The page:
These are new borns to 12 months babies and they use their senses to learn and respond to the new world around them. They start to show early signs of communication through gazes, smiles and noises and their muscles strengthen enabling them to support their body.
At The Cradle, we engage in loads of interaction, visual stimulation, talking; activities that are fascinating for any baby and will enhance their knowledge. Eye contact when talking, singing and feeding the baby strengthens the bond between the baby and their nanny and promotes feelings of stability, security and comfort.
We focus on growing their physical, spiritual and cognitive skills in this period as part of our curriculum
These are toddlers aged between 13- 24 months and have gained a better understanding of their surroundings and of their bodies. They are more independent as a result of their growth in confidence and stability. They are getting used to routines and object permanence too.
At the Cradle, we engage in activities that grow their gross motor skills to keep strengthening their larger muscles, and fine motor skills to grow the smaller ones. Their character starts to form in this period and we introduce the character section of the curriculum in addition to the physical, spiritual and cognitive skills. The curriculum uses songs, books and visuals to stimulate language development.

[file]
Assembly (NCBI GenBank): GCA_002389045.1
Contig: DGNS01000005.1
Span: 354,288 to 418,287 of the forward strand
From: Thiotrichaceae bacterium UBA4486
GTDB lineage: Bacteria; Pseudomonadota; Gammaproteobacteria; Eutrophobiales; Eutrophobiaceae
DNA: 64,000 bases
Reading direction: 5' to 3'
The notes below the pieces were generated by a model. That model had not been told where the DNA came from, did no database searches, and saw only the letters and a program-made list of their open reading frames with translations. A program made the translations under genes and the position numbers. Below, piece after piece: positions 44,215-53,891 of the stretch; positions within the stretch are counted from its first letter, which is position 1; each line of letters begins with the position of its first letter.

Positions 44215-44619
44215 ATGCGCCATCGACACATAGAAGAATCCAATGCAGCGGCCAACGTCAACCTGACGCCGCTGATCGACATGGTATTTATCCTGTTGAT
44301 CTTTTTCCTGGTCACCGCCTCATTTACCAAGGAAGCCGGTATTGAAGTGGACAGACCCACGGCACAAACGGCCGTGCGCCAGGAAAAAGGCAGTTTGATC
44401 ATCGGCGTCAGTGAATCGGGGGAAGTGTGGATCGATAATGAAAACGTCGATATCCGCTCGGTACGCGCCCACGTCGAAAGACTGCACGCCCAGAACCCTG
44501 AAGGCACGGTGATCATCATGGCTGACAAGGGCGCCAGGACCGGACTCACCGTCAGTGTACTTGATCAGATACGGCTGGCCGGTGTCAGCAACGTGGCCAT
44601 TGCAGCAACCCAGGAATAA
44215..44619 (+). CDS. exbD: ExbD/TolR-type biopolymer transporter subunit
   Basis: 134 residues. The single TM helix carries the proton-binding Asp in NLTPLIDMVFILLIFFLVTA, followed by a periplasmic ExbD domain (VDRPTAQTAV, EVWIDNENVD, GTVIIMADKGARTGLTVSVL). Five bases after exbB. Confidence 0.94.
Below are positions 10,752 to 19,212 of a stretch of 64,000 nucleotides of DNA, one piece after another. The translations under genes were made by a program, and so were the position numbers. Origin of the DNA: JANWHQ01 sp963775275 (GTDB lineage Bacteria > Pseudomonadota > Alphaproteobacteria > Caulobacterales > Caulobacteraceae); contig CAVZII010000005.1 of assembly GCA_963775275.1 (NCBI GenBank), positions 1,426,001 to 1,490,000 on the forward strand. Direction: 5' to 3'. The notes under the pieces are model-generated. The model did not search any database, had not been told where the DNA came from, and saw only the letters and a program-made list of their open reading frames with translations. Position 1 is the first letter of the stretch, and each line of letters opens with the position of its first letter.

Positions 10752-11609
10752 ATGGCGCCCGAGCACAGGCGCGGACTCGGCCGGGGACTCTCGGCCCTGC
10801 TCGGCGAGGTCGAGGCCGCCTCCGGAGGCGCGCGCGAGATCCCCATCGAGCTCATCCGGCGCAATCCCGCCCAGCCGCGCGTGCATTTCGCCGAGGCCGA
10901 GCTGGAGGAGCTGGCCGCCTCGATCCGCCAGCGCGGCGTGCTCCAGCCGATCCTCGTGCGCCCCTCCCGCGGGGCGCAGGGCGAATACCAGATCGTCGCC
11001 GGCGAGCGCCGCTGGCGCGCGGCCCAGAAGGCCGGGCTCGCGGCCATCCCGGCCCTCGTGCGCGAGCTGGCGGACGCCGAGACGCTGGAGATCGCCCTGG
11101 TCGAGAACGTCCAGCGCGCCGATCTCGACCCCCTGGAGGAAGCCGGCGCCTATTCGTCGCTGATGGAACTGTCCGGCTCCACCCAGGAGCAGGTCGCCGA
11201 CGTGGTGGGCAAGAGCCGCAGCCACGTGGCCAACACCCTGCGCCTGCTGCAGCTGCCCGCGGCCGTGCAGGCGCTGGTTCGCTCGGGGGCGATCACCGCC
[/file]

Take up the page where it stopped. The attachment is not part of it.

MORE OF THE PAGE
At this age, many toddlers’ vocabulary is growing bigger with words being linked together to make longer sentences. Their gross motor skills continue to develop through more complicated play including swimming, jumping, climbing and playing with others; sharing and taking turns is challenging and some children prefer independent or parallel play.
They start school in a few months, and our curriculum is focused on preparing them for this next phase of their lives; more emphasis is put on the cognitive component of our curriculum and is done in fun ways; songs, art and craft, imaginative play, etc as they get bored and distracted easily.
Children in this age group grow physically stronger and so does their sense of adventure and desire to explore. Their language further develops and their first words become clear and start to take shape.
However, due to their limited communication skills and an inability to express themselves, throwing tantrums is the only way to communicate decisions for themselves in their new found independence. At this age, the character and spiritual components of our curriculum take a centre stage at this time of their lives.